"Remember not only to say the right thing in the right place, but far more difficult still, to leave unsaid the wrong thing at the tempting moment."

Handling the media is one of the most difficult aspects of coaching a national team - particularly for a foreigner. The expectations of the nation can often weigh heavily but the words that people read on a daily basis can harvest a connection between the team and the public. But in Russia's case there is a separation that has been created by Dick Advocaat - through his obvious disdain for the media in all forms. His poor grasp of the language does little to aid proceedings - which causes a sense of annoyance among a great deal of people, who perceive his poor language skills to be a symbol of ignorance and indolence. It is quite reasonable to assume that had Advocaat sought to forge relationships with the Russian media, then the criticism that he is currently facing after a string of poor results may not have been half as virulent.

"Trouble springs from idleness, and grievous toil from needless ease."

There's a strong sense that Russia's starting line up is based solely upon the idea of reputation. The over-reliance upon players who served Guus Hiddink so well during Euro 2008 is proof that Russia's established players need not exert themselves beyond the bare minimum - and some will go below even that - to be guaranteed a place in the national team. Andrei Arshavin and Igor Semshov are startling examples of the importance of reputation within the Russian set up - neither have performed well for club nor country for a significant amount of time; and thus it is difficult to see just how Russia will begin to see progress. James Appell recent highlighted this worrying trend: 'in the year since Advocaat took over there have been only six new caps - and none of the new call-ups have featured in a competitive fixture.' Clearly, the times could do with a 'changin.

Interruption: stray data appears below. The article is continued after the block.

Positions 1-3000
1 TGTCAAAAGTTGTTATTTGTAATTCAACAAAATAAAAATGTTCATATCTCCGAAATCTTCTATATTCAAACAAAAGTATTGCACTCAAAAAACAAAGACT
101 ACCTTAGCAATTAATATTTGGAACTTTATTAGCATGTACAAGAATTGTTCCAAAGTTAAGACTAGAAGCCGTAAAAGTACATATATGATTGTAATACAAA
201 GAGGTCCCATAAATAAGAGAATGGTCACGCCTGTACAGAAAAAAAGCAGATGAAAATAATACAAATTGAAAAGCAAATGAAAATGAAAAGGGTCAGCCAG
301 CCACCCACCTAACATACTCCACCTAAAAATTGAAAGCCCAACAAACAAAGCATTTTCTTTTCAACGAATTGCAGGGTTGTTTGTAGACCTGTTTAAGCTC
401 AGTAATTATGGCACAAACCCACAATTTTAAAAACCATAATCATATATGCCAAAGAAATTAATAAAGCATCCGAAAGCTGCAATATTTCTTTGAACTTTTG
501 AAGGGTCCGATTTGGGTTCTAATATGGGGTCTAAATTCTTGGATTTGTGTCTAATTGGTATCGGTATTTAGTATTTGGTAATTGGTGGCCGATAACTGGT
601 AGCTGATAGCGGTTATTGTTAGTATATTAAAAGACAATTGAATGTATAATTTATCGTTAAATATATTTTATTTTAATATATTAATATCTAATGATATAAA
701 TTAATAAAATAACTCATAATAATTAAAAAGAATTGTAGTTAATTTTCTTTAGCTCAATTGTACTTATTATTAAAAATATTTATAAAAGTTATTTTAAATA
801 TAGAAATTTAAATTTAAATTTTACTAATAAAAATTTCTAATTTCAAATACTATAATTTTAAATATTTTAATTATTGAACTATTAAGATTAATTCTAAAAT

“It takes many good deeds to build a good reputation, and only one bad one to lose it”

No truer statement about Dick Advocaat's time in Russian football could be made. Before taking charge of the national team, Advocaat could be found guiding Zenit St Petersburg through the club's most successful period in their history. These exploits saw him win the Premier League, Russian Cup, UEFA Cup and the UEFA Super Cup - which in turn saw him named the first foreign Honorary Citizen of St Petersburg since 1866. But his turbulent spell with Russia is gradually chipping away at the perception of Advocaat's managerial mastery.

The problems that face Russian football are by no means irreversible. The development that is needed to make Russia a truly competitive nation on the world stage - in the short term - requires just a little foresight and imagination. Dick Advocaat's stubborn, conservative approach is ultimately stunting the growth of a nation who long for success in the run up to the World Cup. The long term need for youth development is obvious, and the RFU have begun to address the issue with ever-increasing urgency. But Benjamin Franklin shall justifiably have the final word:"Any fool can criticise, condemn and complain and most fools do."

To read more from Domm, visit Football Globe.